What happened turned out to be just the beginning: the mid-January snow was almost completely wiped out by a thaw that came on February 12. The layer of snow was just 1 cm thick by the end of winter, instead of the usual 30 to 40 cm. Last winter was unique for Russia: the snow cover never arrived, while the fresh snowfall would melt within a month.


Central Russia was left without almost any snow in February 2014. Courtesy of

However, many people were sincerely happy with this “European soft” weather. Now the problem is that the climate here is much more continental, with relatively low precipitation in the summer. Typically, the soils in Central Russia literally bathe in melted snow water collected in the snow cover during the 5 to 6 months of winter. This moisture would help vegetation to start growing and to survive the relatively arid summertime. On top of that, it would fill the bogs, safeguarding them from ignition. In 2014, the drought had already been “preprogrammed” in March, even if the summer happened to be ordinary. Meanwhile, the sequence of climatic anomalies continued. In April, the air warmed up to +23 C with only three rainy days, while it should have averaged at least 16. May had just two rainy days (12 is the “norm”). The normal (average) number of rainy days and their actual number in the 2014 warm season are shown in this diagram. ru9   Especially noteworthy are the one rainy day in July and two in September, numbers more relevant to Sinai rather than Moscow. Rather than wondering why the wildfire smog came to Moscow, it is more appropriate to wonder why it happened this late. The situation was likely somewhat improved by another weather anomaly, as the temperature fell below +10 C in late June and showers came. I will take the risk of suggesting that the fires kept burning at least during the whole of August and September. Mixed rain and snow after the abrupt October cooling had the effect of a bucket of water poured onto a burning fire; it brought smoke, the smoke mixed with fog to create smog, and this smog was experienced by the inhabitants of the large cities. The worst point is that there will be more such fires every year, and not just thanks to burning peat. For example, a significant part of the forests around Moscow are of the taiga type with a predominant fir which cannot survive climatic changes and perishes en masse. The dead fir trees are yet another source of the threat of fire (although luckily, they are not radioactive). You may ask what should be done. Here we have to go back to the beginning. The first stage of a problem’s solution is always awareness. Our task is to help ordinary Russians to see the link between the climatologists’ global forecasts and the problems they are dealing with in their everyday life. It is only when society grasps the gravity and scale of the threat that the opportunity will come to halt climate change.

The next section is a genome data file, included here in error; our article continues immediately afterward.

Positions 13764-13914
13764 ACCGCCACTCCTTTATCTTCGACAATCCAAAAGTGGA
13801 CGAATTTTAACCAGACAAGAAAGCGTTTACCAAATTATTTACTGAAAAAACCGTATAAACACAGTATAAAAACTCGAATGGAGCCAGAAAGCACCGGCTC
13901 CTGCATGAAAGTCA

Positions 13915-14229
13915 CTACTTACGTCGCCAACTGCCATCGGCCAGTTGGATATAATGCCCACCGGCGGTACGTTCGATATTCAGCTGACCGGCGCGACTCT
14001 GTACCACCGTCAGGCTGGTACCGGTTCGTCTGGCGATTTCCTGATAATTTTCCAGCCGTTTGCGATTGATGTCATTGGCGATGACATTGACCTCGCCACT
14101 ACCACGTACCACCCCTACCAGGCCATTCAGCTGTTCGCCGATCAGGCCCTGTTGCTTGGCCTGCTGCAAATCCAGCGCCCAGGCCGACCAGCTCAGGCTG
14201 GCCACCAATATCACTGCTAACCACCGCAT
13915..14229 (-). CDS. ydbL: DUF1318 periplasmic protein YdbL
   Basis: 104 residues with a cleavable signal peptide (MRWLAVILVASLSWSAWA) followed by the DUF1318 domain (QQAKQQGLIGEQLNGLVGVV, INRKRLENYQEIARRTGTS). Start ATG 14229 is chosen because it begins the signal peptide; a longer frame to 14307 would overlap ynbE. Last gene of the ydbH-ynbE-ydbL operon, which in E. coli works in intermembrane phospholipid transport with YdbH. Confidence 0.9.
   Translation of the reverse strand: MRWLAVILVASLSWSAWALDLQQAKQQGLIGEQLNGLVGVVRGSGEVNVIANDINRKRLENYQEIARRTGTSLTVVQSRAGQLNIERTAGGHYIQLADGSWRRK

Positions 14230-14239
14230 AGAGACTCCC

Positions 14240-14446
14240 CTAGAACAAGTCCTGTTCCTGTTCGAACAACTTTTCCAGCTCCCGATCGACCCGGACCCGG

Author:  Mikhail Matveev

Translation from Russian: Roman Horbyk, Translation Team